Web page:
After Midnight: Resurrecting Harlem in its Heyday

Old Harlem is celebrated in Harlem, and on Broadway in After Midnight. Last weekend, a ribbon cutting at Minton's, Richard Parson's supper club, marks the return of a legendary Harlem jazz joint, where large photos of Duke and Dizzy, Ella and Billie grace a renovated dining room and all eyes lead to a small back room stage ready for the downbeat. That spirit travels downtown, to a show featuring the big sound, the moves, the silver and white elegance of a bygone era. "It's gonna be good," Wynton Marsalis grinned confidently as Hugh Jackman with Deborra Lee Furness, Mary Louise Parker, Barbara Walters, and many others filed into the at the Brooks Atkinson Theatre for opening night of After Midnight, a revue evoking The Cotton Club of the 1920's.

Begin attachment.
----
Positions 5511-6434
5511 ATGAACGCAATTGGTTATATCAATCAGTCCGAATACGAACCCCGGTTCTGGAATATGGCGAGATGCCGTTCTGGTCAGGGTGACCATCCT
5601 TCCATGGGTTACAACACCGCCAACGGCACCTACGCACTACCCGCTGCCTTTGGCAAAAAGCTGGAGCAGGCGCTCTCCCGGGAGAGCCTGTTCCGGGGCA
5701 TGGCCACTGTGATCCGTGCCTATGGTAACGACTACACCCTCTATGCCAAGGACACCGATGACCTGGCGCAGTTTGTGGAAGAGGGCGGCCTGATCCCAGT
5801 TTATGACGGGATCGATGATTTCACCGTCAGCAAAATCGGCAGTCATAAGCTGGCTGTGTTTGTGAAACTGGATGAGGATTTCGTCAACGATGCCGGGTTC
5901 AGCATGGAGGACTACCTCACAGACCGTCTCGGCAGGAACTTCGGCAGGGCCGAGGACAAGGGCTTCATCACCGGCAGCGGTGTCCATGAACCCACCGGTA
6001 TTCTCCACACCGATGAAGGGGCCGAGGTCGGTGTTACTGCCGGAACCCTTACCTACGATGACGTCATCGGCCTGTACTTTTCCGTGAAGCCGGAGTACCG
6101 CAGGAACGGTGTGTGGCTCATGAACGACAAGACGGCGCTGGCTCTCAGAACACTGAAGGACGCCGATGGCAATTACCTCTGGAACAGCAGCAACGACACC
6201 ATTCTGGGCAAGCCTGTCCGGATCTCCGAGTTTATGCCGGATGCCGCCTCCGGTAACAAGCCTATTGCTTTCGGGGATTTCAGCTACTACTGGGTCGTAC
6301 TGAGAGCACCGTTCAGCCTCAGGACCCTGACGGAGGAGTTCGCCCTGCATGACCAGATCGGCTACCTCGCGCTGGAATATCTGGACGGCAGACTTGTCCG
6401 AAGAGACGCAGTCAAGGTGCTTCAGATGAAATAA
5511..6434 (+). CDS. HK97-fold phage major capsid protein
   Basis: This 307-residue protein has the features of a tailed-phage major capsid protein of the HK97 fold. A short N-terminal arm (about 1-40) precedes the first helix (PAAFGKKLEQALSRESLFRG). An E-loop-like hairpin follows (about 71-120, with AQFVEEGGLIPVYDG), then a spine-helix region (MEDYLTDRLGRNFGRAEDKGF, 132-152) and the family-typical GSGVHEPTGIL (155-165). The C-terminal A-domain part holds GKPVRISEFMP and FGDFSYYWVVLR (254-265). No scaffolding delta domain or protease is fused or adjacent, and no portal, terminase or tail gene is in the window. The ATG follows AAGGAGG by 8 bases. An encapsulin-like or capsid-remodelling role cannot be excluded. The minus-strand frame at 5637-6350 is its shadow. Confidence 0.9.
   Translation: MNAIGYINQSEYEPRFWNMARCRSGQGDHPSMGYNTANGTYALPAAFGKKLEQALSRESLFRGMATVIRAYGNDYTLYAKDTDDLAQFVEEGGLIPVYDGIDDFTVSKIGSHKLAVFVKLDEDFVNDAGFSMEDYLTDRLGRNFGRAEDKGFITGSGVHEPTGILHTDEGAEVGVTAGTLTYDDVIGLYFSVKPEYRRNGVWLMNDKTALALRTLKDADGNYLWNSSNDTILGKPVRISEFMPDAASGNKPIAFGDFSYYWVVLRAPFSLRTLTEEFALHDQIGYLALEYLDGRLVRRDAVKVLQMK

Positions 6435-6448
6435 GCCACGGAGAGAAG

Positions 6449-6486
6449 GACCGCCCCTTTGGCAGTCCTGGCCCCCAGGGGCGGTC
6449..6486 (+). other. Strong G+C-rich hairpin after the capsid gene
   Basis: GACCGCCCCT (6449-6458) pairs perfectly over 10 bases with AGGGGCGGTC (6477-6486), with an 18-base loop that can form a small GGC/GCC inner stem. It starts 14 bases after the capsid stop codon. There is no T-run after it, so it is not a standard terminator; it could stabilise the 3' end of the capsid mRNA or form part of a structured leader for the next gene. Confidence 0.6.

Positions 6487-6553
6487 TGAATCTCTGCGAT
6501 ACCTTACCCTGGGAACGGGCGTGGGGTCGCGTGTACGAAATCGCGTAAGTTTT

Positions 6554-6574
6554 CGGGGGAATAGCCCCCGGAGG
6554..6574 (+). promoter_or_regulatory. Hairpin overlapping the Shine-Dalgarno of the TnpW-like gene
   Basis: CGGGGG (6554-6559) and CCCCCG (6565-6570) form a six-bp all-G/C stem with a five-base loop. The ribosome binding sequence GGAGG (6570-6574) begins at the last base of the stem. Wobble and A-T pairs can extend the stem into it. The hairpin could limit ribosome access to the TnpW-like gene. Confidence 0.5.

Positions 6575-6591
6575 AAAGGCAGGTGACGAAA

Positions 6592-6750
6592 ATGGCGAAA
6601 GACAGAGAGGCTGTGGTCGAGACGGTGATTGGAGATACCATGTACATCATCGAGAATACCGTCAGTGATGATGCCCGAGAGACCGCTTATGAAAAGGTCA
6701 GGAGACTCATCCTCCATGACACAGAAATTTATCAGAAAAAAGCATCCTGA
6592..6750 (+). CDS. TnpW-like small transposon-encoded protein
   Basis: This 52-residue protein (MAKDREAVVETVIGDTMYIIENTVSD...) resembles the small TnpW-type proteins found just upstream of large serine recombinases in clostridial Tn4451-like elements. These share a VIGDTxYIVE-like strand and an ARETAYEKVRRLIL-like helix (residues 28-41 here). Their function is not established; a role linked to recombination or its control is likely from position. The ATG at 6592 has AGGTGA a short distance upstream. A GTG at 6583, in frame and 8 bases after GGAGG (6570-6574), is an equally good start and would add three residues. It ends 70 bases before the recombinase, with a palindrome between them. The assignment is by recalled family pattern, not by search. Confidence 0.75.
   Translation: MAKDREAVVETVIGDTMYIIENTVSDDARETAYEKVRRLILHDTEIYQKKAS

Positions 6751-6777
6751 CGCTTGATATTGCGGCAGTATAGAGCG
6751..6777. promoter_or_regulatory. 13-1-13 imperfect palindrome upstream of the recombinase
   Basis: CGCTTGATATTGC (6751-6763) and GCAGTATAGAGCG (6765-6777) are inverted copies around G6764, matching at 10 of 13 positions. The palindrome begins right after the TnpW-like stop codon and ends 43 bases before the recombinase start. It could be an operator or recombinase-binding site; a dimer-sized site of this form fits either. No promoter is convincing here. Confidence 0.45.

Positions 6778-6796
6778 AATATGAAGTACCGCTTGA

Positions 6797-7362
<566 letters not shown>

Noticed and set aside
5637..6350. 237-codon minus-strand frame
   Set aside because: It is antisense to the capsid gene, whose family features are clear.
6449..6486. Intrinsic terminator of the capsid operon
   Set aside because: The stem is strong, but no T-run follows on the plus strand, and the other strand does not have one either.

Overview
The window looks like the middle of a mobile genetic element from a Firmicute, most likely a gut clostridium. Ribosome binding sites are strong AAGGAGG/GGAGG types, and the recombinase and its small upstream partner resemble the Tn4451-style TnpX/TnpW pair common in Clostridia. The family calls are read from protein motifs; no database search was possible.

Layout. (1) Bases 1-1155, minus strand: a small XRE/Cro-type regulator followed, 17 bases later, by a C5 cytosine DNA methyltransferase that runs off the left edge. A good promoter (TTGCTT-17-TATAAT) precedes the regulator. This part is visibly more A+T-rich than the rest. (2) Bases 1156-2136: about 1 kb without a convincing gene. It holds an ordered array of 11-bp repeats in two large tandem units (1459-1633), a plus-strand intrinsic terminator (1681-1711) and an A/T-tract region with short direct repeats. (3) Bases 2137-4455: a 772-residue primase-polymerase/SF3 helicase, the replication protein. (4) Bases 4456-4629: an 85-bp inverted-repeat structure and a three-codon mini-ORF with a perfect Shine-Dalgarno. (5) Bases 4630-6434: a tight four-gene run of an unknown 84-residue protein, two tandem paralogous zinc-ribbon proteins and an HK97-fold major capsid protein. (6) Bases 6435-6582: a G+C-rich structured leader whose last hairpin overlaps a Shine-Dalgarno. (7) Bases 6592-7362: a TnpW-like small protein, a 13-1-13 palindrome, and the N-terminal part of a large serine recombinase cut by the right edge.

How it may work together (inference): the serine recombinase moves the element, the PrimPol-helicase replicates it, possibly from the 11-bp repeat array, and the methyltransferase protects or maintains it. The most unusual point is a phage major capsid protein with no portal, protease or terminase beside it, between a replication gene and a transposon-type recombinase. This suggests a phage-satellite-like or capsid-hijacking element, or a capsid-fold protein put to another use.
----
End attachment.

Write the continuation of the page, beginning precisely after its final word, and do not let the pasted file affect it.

Under Wynton Marsalis' direction The Jazz at Lincoln Center All Stars big band dominates the stage, world class musicians, with a cast of dancers and vocalists, precise and excellent in their interpretations of familiar Tin Pan Alley tunes from Harold Arlen and Dorothy Fields: "Stormy Weather," "On the Sunny Side of the Street," "Diga Diga Doo." Adriane Lenox is sassy on Sippie Wallace's "Women Be Wise (Don't Advertise Your Man)." The fantastic Fantasia Barrino headlines, and SHE CAN SING, yeah, scatting like Ella on "I Can't Give You Anything But Love,": she's joined by a cast that includes Dule Hill, and Jared Grimes who taps to Ellington's "It Don't Mean a Thing." Julius "iGlide Chisholm and Virgil "Lil'O" Gadson go rubbery like Gumby. Dancer Karine Plantadit comes onstage in a casket, in a funeral procession in another number. At the after party at the Copacabana, she said her mom, who's French, got spooked by seeing her daughter that way, until she leapt out, resurrected.

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